Governor Tony Evers and Wisconsin Department of Health Services (DHS) Secretary-designee Andrea Palm issued a Safer at Home Order to mitigate the spread of COVID-19, effective at 8 am on Wednesday, March 25. This order will remain in effect until 8 am on Friday, April 24 or until a superseding order is issued. 

Bishop Jung affirms these interpretations in the light of the Governor’s orders:

  • The Wisconsin Conference Sun Prairie Center is closed to visitors but the work of the staff continues. The majority of the staff will be working remotely. You should expect responses by telephone and email. The district offices are following the same pattern.
  • Our local churches are closed to large group gatherings to honor Gov. Evers continued restriction of gatherings to less than 10 people with appropriate social distancing. As you are able, please continue your important ministry to the most vulnerable in your context. As you minister to the hungry, homeless and indigent, please follow the clear guidelines that keep you and others safe.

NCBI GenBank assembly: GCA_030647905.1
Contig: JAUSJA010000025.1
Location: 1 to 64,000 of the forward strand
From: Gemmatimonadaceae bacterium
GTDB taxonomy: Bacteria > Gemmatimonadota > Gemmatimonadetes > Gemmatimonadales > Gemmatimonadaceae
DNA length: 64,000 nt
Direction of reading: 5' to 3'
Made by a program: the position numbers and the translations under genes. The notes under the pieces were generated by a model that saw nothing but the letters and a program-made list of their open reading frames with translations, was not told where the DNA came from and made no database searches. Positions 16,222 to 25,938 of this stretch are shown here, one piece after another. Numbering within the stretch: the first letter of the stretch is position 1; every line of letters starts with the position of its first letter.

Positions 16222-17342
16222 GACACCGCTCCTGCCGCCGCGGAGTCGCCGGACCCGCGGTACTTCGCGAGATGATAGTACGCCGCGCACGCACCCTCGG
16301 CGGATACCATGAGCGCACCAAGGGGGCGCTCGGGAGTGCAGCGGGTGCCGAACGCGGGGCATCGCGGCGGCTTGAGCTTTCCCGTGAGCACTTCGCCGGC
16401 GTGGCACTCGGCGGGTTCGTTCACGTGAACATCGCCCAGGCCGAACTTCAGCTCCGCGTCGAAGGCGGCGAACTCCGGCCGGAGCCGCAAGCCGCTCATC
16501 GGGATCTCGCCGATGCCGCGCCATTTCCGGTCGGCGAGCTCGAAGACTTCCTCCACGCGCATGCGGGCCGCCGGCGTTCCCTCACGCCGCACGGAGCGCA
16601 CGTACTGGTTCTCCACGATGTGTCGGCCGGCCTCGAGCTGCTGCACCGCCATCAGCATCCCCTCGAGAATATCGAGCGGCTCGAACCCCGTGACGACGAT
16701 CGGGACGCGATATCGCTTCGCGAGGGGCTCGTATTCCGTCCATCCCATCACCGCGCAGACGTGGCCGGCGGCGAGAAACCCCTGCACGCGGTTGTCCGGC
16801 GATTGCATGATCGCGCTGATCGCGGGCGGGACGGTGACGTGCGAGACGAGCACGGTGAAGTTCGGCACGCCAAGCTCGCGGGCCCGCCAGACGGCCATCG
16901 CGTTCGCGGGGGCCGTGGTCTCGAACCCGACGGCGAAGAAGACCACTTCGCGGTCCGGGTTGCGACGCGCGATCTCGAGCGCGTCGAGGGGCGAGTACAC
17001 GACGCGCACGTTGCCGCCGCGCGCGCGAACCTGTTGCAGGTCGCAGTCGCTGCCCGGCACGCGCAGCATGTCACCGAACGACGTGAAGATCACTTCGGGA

• If you are doing online services from your church building, please feel free to continue them with a maximum of 9 people involved and great care for the health and safety of all. There should be no gathering of more than 9 people in our churches at any time. In every instance please adhere to the healthy guidelines as prescribed by the Centers of Disease Control and Wisconsin Department of Health such as maintaining social distance of at least 6 feet, handwashing, use of hand sanitizer, etc.
  • We are in this together. Should you have any questions, please contact the Conference Center or your district office. Please expect and extend grace, and practice kindness  as we navigate our way through these times.